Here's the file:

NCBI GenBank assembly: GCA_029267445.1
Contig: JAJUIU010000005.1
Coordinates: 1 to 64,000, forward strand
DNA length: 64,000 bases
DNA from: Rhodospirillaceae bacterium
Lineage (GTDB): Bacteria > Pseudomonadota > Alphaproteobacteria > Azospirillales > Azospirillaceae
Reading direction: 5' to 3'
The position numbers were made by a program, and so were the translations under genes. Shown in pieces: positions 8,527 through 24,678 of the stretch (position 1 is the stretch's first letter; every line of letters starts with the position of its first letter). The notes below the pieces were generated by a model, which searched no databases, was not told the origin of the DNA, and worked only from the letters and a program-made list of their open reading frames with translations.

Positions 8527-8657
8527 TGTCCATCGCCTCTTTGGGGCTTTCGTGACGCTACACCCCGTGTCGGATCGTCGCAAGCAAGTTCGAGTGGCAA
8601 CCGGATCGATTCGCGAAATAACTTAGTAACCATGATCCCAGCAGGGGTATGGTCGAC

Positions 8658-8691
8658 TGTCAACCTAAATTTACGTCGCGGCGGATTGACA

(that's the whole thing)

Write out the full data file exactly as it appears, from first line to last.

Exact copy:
NCBI GenBank assembly: GCA_029267445.1
Contig: JAJUIU010000005.1
Coordinates: 1 to 64,000, forward strand
DNA length: 64,000 bases
DNA from: Rhodospirillaceae bacterium
Lineage (GTDB): Bacteria > Pseudomonadota > Alphaproteobacteria > Azospirillales > Azospirillaceae
Reading direction: 5' to 3'
The position numbers were made by a program, and so were the translations under genes. Shown in pieces: positions 8,527 through 24,678 of the stretch (position 1 is the stretch's first letter; every line of letters starts with the position of its first letter). The notes below the pieces were generated by a model, which searched no databases, was not told the origin of the DNA, and worked only from the letters and a program-made list of their open reading frames with translations.

Positions 8527-8657
8527 TGTCCATCGCCTCTTTGGGGCTTTCGTGACGCTACACCCCGTGTCGGATCGTCGCAAGCAAGTTCGAGTGGCAA
8601 CCGGATCGATTCGCGAAATAACTTAGTAACCATGATCCCAGCAGGGGTATGGTCGAC

Positions 8658-8691
8658 TGTCAACCTAAATTTACGTCGCGGCGGATTGACA